Austin ISD Uses 'Hour of Code' to Demystify Coding for Female Students
Yolanda Sifuentes is a seventh grader at Bertha Sadler Means Young Women’s Leadership Academy. At 12, she already has big dreams for her future. She says she wants to be a psychologist because she likes to help people with their problems; or she wants to be a cosmetologist because she's really into beauty; or she wants to be an engineer because she likes to build stuff. She's still choosing, she admits.
Sifuentes has always liked engineering. Last year, she was part of Garcia Middle School’s Tech Girls after-school robotics club. Now, she’s sitting in her school library writing code.
"Like, if I'm an engineer, of course I'm going to need to learn to code and stuff," Sifuentes says clicking away at her computer.
Sadler Means is one of the AISD schools participating in a global campaign called Hour of Code, which exposes students to the basics of coding. It’s hosted by the non-profit, Code.org. Last year, 15 million students worldwide participated in Hour of Code in five days.
Eighth-grader Jalysa Wilson says in the beginning she was intimidated by the idea of coding.
“I was like, 'Oh My Gosh, what are we supposed to do?'" But Wilson says she quickly caught on. "Once you get it, it's like that. You can just go and keep going, it's so easy."
That's one of the goals: demystify coding for students, especially young girls, like Wilson.
“We need more women in that type of field," Wilson says. "Sometimes I even hear that parents say it, that their son should be doing it, not their daughters, and it feels like why not?”
Sifuentes says messages like that make her want to work harder.
“There’s been a recent commercial where this girl she wanted to build stuff and she did good in science class. But her parents don’t want her to because it’s too dangerous. And at the end she’s putting on make up because she gave up on science because no one let her.”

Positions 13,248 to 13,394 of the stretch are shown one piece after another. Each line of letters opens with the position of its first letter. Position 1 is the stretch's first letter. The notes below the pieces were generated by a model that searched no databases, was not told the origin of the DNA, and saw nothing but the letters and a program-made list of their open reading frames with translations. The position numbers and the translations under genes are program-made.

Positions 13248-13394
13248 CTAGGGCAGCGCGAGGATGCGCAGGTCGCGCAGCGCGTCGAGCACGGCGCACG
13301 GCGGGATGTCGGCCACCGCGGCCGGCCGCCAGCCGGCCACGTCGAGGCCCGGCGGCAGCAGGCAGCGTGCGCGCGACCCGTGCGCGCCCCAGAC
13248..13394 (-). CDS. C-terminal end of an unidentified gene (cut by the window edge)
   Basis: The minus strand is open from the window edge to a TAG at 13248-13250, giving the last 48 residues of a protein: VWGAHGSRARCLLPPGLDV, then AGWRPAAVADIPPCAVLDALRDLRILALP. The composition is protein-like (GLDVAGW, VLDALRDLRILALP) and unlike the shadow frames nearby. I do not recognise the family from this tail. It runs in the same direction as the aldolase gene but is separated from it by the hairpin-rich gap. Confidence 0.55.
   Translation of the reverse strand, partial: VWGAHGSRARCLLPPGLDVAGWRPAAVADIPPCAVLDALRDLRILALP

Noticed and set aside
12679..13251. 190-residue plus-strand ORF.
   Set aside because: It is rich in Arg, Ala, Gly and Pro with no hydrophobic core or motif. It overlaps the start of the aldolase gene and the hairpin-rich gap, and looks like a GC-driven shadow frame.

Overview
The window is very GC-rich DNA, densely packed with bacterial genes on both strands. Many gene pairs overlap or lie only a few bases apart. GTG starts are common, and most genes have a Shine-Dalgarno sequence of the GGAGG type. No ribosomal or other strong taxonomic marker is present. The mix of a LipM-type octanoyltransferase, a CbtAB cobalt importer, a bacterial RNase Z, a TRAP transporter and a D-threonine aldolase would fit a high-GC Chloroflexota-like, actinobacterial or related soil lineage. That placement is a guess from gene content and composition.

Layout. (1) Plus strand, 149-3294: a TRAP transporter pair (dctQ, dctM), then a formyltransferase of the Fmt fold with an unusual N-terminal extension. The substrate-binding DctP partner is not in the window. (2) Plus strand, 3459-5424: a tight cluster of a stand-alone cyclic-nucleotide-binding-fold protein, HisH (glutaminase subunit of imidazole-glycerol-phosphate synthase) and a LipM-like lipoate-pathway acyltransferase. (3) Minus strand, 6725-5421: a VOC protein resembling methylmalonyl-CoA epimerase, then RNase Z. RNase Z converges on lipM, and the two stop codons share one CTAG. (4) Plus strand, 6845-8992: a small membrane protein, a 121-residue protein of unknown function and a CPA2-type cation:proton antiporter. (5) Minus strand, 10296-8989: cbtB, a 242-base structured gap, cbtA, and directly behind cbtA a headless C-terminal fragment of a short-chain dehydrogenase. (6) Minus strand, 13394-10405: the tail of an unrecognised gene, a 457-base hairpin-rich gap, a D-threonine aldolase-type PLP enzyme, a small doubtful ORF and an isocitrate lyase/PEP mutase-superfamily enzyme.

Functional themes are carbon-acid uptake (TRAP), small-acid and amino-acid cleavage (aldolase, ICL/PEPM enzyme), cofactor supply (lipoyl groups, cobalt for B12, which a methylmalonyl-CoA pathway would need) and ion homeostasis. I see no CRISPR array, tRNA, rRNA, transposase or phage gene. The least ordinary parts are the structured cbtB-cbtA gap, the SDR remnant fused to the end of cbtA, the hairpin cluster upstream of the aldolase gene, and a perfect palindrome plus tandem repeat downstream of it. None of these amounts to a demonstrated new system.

After just a few days of practice coding, she’s created her own computer game.
The Hour of Code campaign comes as states like Texas are trying to encourage students to take more computer science courses. Last legislative session, lawmakers decided high school students can count two computer science can fulfill the foreign language requirement. New high school graduation requirements, school districts must offer two computer science courses or Advanced Placement Computer Science and at least two other technology related courses, like video game programming or digital art and animation.
Andrea Tole is the technology teacher at Sadler Means. She says it’s important to expose technology to all students—especially girls. But increasing diversity among computer scientists will also have a positive affect.
“Every career can benefit from having a balance that reflects the population," Tole says. "Once you get a good balance of people working on projects or solving problems, that’s where ingenuity happens and creativity flourishes.”
According to the Austin ISD, fewer than 500 high school graduates in Central Texas competed a computer science course last year. To get students started early, Austin ISD gives students one high school elective credit if he or she takes two semesters of technology in middle school.